The global financial crises are the main factors leading to the establishment of financial institutions in the search for mechanisms to address the risks affecting their work, and create a common thinking among the central banks in different countries of the world based on coordination between these regulatory authorities to reduce the risks to the banks, The Basel or Basel Committee for Banking Supervision was established by the Group of Ten Industrial Countries at the end of 1974 under the supervision of the Bank for International Settlements in Basel, Switzerland. The Basel I Committee established in 1988 a framework for measuring credit risk and determining the minimum capital adequacy standard With the development and diversification of products in the banking market and the continuous technological developments, the Basel Committee has improved the capital framework and the issuance of Basel II, which focused on credit risk, operational risk and market risk. As a result of the global financial crisis in 2008 and the lessons learned, the Basel Committee introduced several amendments and improvements to the Basel II decisions, collectively the Basel III decisions, which added a new definition of capital, definition of the global liquidity standard, .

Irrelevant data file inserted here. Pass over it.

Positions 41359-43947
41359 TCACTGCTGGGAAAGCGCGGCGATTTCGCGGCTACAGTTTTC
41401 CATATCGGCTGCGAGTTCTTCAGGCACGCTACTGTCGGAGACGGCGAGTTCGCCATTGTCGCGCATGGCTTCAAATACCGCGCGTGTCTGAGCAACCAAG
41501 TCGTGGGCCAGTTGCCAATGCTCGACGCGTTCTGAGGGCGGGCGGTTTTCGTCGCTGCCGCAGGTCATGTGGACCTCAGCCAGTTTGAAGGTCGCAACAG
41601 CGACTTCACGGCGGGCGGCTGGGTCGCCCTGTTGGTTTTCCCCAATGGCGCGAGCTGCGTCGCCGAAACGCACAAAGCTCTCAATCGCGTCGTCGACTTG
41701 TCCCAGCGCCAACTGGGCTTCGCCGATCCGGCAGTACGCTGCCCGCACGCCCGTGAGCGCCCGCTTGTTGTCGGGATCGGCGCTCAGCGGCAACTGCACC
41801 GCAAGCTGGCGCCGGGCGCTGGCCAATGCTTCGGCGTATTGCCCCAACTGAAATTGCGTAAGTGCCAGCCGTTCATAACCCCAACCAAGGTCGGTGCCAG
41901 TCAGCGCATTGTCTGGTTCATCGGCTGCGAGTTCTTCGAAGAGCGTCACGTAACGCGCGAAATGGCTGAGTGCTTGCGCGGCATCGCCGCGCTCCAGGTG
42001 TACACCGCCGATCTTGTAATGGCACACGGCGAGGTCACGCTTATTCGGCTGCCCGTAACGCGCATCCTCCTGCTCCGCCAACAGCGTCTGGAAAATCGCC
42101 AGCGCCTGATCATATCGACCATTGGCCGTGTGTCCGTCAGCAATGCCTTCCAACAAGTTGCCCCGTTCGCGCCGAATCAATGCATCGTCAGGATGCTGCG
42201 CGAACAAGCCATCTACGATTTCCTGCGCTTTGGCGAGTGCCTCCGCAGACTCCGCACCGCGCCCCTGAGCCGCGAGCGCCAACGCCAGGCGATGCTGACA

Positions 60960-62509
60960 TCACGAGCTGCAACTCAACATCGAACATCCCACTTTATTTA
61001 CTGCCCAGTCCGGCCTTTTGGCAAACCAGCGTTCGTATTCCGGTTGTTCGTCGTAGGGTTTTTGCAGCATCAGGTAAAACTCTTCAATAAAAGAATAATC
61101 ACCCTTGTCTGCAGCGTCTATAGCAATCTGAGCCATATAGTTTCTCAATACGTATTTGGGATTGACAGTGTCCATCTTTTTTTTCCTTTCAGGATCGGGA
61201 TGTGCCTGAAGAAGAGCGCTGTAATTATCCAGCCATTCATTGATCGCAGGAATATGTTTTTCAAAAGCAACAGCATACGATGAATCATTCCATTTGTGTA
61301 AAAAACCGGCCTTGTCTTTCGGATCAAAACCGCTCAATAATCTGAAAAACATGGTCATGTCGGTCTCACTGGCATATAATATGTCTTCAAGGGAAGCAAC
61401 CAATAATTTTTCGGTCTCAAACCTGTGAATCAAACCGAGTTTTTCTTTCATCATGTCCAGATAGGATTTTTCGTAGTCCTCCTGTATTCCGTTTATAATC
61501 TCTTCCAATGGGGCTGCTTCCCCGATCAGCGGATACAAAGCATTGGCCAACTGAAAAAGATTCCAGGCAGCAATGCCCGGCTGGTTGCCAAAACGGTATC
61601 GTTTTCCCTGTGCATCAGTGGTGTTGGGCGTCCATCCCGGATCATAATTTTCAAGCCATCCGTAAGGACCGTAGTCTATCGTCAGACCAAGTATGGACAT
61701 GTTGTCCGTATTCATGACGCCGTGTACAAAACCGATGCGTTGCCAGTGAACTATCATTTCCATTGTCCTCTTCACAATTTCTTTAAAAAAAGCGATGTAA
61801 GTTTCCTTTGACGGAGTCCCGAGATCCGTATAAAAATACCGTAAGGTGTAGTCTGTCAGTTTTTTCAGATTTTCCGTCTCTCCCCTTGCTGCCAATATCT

In spite of the contributions of the Basel Committee since 1988 to help strengthen the stability of the global banking system, especially after the worsening of the external debt crisis of developing countries, and the establishment of mechanisms to meet the risks through the adoption of a set of criteria for measuring risks and improve techniques for controlling the work of banks, Islamic banks, which have also been affected by the global financial crises, according to a recent study issued by the Advisory and Advisory Board of Islamic Finance in 2009 and published by the General Council of Islamic banks and financial institutions that the study of a sample of ten banks represented by commercial banks The indirect effects of the global financial crisis have affected Islamic banks more than their impact on conventional banks.
Islamic banks are distinguished from other conventional banks with other types of risks related to their compliance with Shariah principles in all their banking, investment and financing transactions provided to customers (Islamic Shari'ah principles). Failure to comply with these principles may harm the Bank's reputation, loss of market share, The financial losses are due to two reasons, the first is the decline of dealers with financial banks, and the second to save the profits resulting from non-compliance with Shariah controls. This has made Islamic banks unique to a new concept of risk called risk of non-compliance with Shariah rules or legitimate risks